Students will discuss current events, world and local news, as well as dangerous weather and climates. In this activity, students will learn to talk about current events and describe an event in Spanish, acting as a television news reporter.
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Students will discuss current events, world and local news, as well as dangerous weather and climates. In this activity, students will learn to talk about current events and describe an event in (target language), acting as a television news reporter.
When something is destroyed, does that actually help the economy by creating construction jobs? Do disasters like fires, floods, earthquakes, tornados, or tsunamis actually stimulate job growth? Only if people were planning to light their money on fire before having to spend it on reconstruction! This is what economists call the Broken Window Fallacy.
This transcribed article from American Radio Works discusses the hurricane risk in New Orleans. The 2002 article talks about how deep flood waters would be in a Category Five hurricane and the likelihood that such a storm would hit. Users may also listen to the article using Real Player audio program.
In the past 100 years deaths from natural disasters have decreased by more than half, despite a more than 4-fold population growth during the same time. What is it that we have learnt?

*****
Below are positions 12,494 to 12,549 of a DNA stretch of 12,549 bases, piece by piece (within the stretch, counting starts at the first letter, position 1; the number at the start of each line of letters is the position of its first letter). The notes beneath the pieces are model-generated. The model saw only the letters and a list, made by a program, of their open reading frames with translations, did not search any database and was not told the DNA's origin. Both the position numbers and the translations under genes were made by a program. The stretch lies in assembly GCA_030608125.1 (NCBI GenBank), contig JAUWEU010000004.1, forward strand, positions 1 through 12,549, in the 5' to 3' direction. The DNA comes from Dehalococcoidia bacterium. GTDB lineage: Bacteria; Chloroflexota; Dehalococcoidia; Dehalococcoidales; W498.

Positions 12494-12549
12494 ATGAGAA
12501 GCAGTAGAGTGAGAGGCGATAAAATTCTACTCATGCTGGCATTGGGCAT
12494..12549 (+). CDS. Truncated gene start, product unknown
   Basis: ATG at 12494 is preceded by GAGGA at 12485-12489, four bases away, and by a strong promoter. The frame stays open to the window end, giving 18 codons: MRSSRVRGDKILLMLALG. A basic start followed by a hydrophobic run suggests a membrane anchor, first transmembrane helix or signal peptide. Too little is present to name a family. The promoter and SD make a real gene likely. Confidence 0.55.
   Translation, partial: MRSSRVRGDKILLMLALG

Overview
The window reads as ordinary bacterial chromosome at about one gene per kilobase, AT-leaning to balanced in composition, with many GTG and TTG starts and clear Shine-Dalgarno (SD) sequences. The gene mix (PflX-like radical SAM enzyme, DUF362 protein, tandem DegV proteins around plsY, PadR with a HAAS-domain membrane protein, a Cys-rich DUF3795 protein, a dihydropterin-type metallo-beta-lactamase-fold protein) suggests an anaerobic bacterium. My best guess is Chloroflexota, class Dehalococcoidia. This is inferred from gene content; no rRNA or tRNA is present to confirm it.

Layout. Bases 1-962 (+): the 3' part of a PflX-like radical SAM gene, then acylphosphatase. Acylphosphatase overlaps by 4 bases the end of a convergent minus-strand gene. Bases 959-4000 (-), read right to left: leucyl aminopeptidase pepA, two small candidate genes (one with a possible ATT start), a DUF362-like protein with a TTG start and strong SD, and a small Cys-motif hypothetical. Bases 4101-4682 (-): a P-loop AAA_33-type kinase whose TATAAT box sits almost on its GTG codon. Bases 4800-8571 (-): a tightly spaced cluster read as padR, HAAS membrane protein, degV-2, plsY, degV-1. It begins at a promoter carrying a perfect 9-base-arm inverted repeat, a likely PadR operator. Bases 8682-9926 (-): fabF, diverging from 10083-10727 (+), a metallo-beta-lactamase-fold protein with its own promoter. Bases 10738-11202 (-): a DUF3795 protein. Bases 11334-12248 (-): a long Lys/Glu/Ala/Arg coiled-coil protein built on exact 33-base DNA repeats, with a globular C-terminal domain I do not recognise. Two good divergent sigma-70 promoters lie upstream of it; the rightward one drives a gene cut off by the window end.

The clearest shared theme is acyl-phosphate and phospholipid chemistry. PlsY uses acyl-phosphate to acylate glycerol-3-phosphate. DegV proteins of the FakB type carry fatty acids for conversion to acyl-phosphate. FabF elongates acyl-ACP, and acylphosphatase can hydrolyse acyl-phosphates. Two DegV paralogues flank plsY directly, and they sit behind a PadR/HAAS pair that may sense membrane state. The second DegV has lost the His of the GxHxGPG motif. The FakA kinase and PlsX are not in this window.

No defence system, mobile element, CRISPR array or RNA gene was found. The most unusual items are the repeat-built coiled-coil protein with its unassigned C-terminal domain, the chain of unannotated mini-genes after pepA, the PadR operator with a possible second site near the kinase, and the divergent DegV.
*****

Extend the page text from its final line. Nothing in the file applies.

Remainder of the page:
Get transcript for video here: https://www.oercommons.org/courseware/module/58789/overview
Downloadable transcripts for the videos from Karolinska Institutet, from the course "An Introduction to Global Health".The course is originally published at EdX.
Students are asked to explain how natural disasters affect environmental health. ***Access to Teacher's Domain content now requires free login to PBS Learning Media.
Refugee Health Care addresses the provision of basic health requirements for refugees and the coordination of care among the agencies concerned with them.
discusses Spain's search for gold and silver in the New World (1500s-1700s) and its treasure fleet system, which was intended to protect its treasure-laden ships from being seized by England, France, and the Netherlands. In 1715 and 1733, hurricanes devastated Spain's treasure fleets off the coast of Florida. Today, two of the sunken ships' remains are protected as Florida Underwater Archaeological Preserves.